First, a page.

Restore Democracy in Egypt
Dr. Mohammad Manzoor Alam
Military rule is the least desirable government anywhere in the world. There is no reason why it should be different in Egypt. With the death of at least 51 Morsi supporters on July 8 in firing by security forces military rule has become even more ugly.
President Morsi, deposed and detained by the army, had his own share of faults. He seemed to think that just because his party had got 51 per cent votes, those who had got 49 per cent did not matter and did not have to be consulted.
The fact remains that if he had got only one per cent less he would be on par with the opposition. The other point that he should have kept in mind was that a sizeable part of the vote he got was angry vote, that is, a good number of people voted for him not because they liked his ideas, but because they hated Hosni Mubarak’s decades-long undemocratic rule in which corruption and nepotism flourished.
Mr Morsi, on his part, spent most of his time in presidency not making life easy for the Egyptians, but building his own party for coming elections. A neglected economy became so weak that there was very little food to eat and fuel for crucial economic activity. Lines at petrol pumps became longer and longer.
Not just foreign investment dried up. Money fled the country as people feared he might start nationalising banks. Account holders transferred their money abroad, which aggravated the situation. He acted in haste trying to do the same thing in a year that the Turks took 20 years doing.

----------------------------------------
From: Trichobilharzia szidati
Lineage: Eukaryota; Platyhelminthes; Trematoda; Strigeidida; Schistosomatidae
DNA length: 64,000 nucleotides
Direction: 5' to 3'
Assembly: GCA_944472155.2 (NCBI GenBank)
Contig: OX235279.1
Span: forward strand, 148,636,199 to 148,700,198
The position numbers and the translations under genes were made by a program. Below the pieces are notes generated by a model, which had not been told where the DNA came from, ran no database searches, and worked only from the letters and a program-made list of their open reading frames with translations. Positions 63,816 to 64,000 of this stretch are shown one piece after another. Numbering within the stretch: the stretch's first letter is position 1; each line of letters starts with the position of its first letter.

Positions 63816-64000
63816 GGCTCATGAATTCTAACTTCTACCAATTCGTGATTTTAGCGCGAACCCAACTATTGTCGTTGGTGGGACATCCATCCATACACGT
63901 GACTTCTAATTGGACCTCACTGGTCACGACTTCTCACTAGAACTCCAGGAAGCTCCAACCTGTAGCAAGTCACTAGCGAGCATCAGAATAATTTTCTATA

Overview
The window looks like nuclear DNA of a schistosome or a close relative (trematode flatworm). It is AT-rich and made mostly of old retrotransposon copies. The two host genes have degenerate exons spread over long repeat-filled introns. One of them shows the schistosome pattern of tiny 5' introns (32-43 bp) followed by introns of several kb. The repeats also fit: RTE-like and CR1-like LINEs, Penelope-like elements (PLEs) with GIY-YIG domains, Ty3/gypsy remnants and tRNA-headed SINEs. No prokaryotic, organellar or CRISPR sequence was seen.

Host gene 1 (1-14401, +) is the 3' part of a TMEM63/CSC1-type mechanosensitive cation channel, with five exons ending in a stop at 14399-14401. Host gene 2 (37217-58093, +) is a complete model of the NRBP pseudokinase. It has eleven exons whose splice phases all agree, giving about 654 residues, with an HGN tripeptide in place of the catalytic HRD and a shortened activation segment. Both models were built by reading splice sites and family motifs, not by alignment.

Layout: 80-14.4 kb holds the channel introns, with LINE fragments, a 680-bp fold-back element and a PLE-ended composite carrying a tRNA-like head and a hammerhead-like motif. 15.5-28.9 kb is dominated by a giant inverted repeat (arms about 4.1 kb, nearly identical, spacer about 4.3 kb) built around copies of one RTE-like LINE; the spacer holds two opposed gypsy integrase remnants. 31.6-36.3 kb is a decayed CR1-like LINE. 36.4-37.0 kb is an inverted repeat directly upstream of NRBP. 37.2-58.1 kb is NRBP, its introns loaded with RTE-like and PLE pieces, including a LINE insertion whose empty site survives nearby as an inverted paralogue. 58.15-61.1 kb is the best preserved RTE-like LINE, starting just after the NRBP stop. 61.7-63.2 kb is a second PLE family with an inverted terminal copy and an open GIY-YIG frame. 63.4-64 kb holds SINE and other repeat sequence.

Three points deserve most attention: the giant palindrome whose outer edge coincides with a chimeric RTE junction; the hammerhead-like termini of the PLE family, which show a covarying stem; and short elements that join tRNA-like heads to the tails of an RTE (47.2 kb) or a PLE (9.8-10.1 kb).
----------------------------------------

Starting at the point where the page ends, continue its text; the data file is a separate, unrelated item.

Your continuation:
There are very few democratic institutions in Egypt. Mr. Morsi should have spent time on strengthening them.
The opposition also did not play its role well. Democracy had come a little too late in this country. The opposition should have allowed it to take root.
The security forces should remember that every atrocity that they commit against Morsi supporters will ultimately polarise the voters in favour of the Brotherhood.
This is an hour of trial for the country, and every section must play its role responsibly. The army has even a greater responsibility to stabilise the country and bring democracy back on the rails. Now the armed forces should have the restoration of democracy as their first priority, either by restoring the Morsi presidency or by ordering fresh election. The situation is critical. It needs careful handling as it can slip into a civil war. g